The example you suggest is not only awkward, but grammatically incorrect:
"....The government has been advocating that the community to recycle more.....".
Read it out loud to yourself...every word. No one speaks like that. Well, I guess you just did. I'll rephrase, any who speaks like that is likely to have a hard time retaining the respect of others.
If you are going to advocate for a specific use, you should probably at least read it out loud to make sure it sounds correct, before publishing.
'...for the community to recycle more.'
'...that the community recycle more.'

BGriffin May 22, 2014, 7:15pm

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May I use "advocating" without "for"?
You not only may, you must.

The government has been advocating that the community to recycle more.

Hairy Scot May 16, 2014, 9:07pm

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The government has been advocating for the community to recycle more. May I use "advocating" without "for"?

Mansfield May 16, 2014, 7:47pm

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"Advocate" comes from the Latin "ad" and "vocare" (literally "to call to"). I suppose that one could call to someone for someone else, but the denotation of this word requires that we not employ the redundant "for." To advocate a thing is to be "for" it already, making the idea of advocating "for" something not being for it, but being for whatever is for it.

So, it is always "advocate," never "advocate for" in a verbal form. As a nominative, of course the label is required to indicate to whom an advocate is attached.

Darin April 1, 2013, 10:05am

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Thank you!! I think this whole thing came about in the context of students being self-advocates, which is eventually what we settled on. "Advocating for himself" seems awkward, or "advocating his needs," I think, is just poor grammar. In that case you'd just be speaking on behalf of the needs, not stating them clearly and making them evident. So we said he's a good self-advocate because he articulates his needs appropriately.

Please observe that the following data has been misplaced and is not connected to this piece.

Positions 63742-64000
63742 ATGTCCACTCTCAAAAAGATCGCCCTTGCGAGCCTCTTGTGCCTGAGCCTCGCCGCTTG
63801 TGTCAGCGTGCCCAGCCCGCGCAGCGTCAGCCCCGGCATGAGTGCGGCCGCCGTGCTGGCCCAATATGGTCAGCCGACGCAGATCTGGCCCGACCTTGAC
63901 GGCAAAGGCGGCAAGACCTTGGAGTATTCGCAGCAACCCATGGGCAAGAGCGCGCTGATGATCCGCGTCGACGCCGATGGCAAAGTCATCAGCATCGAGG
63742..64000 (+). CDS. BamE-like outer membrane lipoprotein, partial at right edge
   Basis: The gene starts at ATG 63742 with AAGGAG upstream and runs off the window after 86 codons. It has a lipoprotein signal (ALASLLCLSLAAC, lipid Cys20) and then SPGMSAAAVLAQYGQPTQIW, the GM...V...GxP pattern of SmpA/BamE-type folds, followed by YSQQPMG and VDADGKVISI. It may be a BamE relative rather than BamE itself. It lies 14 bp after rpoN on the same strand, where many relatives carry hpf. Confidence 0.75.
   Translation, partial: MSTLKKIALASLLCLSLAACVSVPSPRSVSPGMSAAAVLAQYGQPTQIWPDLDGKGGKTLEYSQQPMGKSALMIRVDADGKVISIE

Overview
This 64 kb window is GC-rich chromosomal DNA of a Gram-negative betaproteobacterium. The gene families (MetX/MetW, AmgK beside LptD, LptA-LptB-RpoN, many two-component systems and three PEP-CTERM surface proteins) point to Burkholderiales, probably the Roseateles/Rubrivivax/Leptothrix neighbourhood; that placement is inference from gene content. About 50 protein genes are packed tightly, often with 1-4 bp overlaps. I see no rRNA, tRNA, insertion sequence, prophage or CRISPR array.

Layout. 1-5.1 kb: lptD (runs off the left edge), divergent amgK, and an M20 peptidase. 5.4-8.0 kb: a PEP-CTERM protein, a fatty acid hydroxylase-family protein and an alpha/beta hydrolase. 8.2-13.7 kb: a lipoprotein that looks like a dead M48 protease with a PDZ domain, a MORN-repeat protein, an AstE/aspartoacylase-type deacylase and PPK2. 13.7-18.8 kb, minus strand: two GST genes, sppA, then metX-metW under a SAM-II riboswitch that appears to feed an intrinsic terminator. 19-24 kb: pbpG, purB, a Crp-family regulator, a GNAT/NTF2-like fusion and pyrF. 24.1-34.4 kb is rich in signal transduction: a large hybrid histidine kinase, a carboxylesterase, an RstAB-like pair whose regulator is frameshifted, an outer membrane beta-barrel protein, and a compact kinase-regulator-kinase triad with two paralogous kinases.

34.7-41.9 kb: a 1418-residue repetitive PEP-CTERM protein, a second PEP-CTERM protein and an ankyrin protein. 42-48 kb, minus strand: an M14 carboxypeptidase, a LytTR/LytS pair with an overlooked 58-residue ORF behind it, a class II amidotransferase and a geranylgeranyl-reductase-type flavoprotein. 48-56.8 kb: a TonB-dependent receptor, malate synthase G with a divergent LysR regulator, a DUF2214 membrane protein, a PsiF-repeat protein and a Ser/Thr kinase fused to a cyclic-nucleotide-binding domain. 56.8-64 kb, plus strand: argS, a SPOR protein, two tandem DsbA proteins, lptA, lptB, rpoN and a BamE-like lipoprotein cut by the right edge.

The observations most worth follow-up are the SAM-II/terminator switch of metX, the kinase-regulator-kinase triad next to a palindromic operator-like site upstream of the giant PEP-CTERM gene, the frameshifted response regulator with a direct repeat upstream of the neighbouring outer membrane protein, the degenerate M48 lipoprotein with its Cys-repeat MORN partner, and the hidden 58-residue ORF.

llellc February 21, 2012, 1:13am

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As state in the previous comments, one is a verb and the other is a noun. You just need be sure that you are pronouncing each term correctly to show the difference.

to advo-KATE = verb
an advo-KIT = not

(Of course, people's accents might be slightly different... but that's how they each sound in my head!)

Amy B. February 20, 2012, 3:17pm

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If used as verb it is advocate, if used as noun you advocate for/of something/somebody. For example: I do not advocate the use of violence. An advocate for hospital workers/ advocate of free speech.

Violeta February 17, 2012, 2:12am

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One can advocate something or one can be an advocate for something.

Hairy Scot February 16, 2012, 12:43pm

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Yes     No